The Mediating Role of Job Satisfaction on the Effect of Emotional Labor Strategies of Nurses in Public Hospitals in Gaza Strip on Job Burnout

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Ahmed Qeshta, Siti Aida Samikon, Mohd Saleh bin Abbas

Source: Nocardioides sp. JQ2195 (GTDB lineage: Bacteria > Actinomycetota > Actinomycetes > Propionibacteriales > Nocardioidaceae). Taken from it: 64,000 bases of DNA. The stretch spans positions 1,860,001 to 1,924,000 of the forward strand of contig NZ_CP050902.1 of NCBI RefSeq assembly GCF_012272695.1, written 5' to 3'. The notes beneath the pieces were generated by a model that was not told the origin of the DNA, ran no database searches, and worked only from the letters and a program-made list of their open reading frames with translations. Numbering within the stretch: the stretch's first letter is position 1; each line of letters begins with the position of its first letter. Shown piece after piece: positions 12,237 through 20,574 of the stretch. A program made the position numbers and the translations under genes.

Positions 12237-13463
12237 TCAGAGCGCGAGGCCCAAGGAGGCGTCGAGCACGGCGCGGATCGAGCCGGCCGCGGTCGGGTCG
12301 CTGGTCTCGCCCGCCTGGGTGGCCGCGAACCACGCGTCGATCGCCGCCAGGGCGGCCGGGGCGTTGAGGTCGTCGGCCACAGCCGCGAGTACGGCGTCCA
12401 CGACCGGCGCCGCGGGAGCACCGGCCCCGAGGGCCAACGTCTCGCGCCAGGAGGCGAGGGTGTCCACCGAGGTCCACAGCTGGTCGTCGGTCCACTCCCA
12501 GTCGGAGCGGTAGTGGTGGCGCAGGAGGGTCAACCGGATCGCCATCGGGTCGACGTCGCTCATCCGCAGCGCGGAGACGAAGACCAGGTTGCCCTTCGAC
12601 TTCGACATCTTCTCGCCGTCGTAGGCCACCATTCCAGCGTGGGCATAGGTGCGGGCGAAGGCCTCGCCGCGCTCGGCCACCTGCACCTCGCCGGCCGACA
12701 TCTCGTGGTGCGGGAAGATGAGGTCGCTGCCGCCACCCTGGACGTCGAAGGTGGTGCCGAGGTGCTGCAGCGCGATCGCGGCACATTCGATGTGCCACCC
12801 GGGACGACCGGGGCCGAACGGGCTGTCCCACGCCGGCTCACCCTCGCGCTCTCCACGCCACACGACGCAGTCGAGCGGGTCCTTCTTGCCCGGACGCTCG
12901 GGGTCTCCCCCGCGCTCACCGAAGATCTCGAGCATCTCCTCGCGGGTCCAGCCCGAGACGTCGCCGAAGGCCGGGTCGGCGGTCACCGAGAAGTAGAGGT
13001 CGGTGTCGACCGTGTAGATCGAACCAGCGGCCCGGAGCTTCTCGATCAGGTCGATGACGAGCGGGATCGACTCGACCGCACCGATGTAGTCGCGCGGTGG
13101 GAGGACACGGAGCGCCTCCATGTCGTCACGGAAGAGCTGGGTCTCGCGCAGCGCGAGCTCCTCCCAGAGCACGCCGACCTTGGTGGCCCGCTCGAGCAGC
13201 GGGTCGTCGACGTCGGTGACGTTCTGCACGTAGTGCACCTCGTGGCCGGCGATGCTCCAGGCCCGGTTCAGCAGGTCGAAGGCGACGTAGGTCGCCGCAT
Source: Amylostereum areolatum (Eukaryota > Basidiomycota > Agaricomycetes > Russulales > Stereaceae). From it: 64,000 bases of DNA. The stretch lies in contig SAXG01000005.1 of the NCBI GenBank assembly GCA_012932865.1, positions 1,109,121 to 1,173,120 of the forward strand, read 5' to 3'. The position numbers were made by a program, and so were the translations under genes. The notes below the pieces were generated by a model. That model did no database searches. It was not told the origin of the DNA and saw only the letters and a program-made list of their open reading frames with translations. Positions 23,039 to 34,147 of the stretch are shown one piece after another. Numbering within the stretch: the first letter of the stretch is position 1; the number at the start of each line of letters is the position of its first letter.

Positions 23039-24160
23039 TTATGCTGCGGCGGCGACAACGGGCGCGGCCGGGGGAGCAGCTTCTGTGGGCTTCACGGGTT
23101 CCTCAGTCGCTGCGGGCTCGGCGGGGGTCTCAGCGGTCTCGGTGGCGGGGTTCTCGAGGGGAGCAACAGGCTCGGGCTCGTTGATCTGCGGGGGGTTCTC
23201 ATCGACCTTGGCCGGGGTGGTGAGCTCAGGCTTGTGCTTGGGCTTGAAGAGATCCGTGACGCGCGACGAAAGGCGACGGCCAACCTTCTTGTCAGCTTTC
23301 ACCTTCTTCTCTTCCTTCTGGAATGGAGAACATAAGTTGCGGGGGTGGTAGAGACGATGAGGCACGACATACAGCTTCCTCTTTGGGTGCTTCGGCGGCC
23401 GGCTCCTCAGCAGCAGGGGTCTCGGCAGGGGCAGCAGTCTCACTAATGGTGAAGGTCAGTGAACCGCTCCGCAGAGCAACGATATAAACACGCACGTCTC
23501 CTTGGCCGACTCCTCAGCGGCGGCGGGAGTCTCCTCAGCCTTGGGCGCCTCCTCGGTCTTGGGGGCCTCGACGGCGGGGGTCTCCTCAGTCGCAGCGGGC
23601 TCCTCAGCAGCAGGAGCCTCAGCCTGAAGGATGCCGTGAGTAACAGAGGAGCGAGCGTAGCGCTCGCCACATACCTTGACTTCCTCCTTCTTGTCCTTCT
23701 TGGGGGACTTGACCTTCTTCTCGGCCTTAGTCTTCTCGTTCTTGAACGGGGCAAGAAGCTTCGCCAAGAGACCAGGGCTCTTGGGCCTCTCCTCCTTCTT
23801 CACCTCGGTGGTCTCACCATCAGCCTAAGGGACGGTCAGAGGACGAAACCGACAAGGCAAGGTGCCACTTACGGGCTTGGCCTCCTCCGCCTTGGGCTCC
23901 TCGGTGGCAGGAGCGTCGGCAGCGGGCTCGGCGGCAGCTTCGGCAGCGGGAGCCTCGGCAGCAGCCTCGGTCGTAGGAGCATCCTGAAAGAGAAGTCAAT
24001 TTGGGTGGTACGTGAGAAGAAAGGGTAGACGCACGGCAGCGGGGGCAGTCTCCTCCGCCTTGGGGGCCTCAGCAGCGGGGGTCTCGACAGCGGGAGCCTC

Service employees, particularly nurses need to be professional in dealing with clients and maintaining their emotion. Moreover, they should have a sufficient level of knowledge and experience in order to enhance the healthcare service without any damage in their emotion and the level of their job satisfaction. This study aims to examine the impact of emotional labor strategies and emotional intelligence on job burnout mediated by job satisfaction. The research model has five constructs, which are: surface acting strategy, deep Acting Strategy, genuine acting strategy, job satisfaction and job burnout. Respondents in this study will be nurses in public hospitals in Gaza strip. The data will be collected using self-administered questionnaires. The sample size for this study is 450 respondents. The validity and reliability of scales will be examined using Average Variance Extracted (AVE), AVE square root, Fornell and Larcker’s (1981) measure of composite reliability and Cronbach’s alpha. The findings of this study will provide invaluable input to all healthcare providers in understanding the main role and importance of service employee’s emotion status in providing a superior service to patients in the unstable environment such as Gaza strip by managing his/her emotions during the interaction process with patients (emotional labor strategies) to avoid any damage in their emotion status.

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